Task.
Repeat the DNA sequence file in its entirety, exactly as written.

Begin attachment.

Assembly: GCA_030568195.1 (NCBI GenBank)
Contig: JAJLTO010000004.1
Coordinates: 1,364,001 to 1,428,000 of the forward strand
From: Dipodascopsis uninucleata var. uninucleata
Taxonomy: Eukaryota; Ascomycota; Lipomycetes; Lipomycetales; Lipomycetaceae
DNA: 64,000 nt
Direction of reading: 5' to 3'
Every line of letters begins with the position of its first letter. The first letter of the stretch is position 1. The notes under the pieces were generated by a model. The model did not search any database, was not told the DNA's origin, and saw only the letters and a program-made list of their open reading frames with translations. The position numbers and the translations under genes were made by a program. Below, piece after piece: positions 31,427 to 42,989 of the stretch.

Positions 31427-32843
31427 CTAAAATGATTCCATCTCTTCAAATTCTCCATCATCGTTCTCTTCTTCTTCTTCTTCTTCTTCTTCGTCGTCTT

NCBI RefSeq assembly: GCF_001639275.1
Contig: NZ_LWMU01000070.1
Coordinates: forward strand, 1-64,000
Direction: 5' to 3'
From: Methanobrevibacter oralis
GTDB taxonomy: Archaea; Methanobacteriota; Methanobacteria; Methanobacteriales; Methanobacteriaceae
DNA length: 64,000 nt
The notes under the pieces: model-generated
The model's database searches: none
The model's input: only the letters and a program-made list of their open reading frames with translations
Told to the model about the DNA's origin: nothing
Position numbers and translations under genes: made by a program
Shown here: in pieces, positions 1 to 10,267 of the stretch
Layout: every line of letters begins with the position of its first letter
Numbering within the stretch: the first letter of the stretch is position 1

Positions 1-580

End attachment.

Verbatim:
Assembly: GCA_030568195.1 (NCBI GenBank)
Contig: JAJLTO010000004.1
Coordinates: 1,364,001 to 1,428,000 of the forward strand
From: Dipodascopsis uninucleata var. uninucleata
Taxonomy: Eukaryota; Ascomycota; Lipomycetes; Lipomycetales; Lipomycetaceae
DNA: 64,000 nt
Direction of reading: 5' to 3'
Every line of letters begins with the position of its first letter. The first letter of the stretch is position 1. The notes under the pieces were generated by a model. The model did not search any database, was not told the DNA's origin, and saw only the letters and a program-made list of their open reading frames with translations. The position numbers and the translations under genes were made by a program. Below, piece after piece: positions 31,427 to 42,989 of the stretch.

Positions 31427-32843
31427 CTAAAATGATTCCATCTCTTCAAATTCTCCATCATCGTTCTCTTCTTCTTCTTCTTCTTCTTCTTCGTCGTCTT

NCBI RefSeq assembly: GCF_001639275.1
Contig: NZ_LWMU01000070.1
Coordinates: forward strand, 1-64,000
Direction: 5' to 3'
From: Methanobrevibacter oralis
GTDB taxonomy: Archaea; Methanobacteriota; Methanobacteria; Methanobacteriales; Methanobacteriaceae
DNA length: 64,000 nt
The notes under the pieces: model-generated
The model's database searches: none
The model's input: only the letters and a program-made list of their open reading frames with translations
Told to the model about the DNA's origin: nothing
Position numbers and translations under genes: made by a program
Shown here: in pieces, positions 1 to 10,267 of the stretch
Layout: every line of letters begins with the position of its first letter
Numbering within the stretch: the first letter of the stretch is position 1

Positions 1-580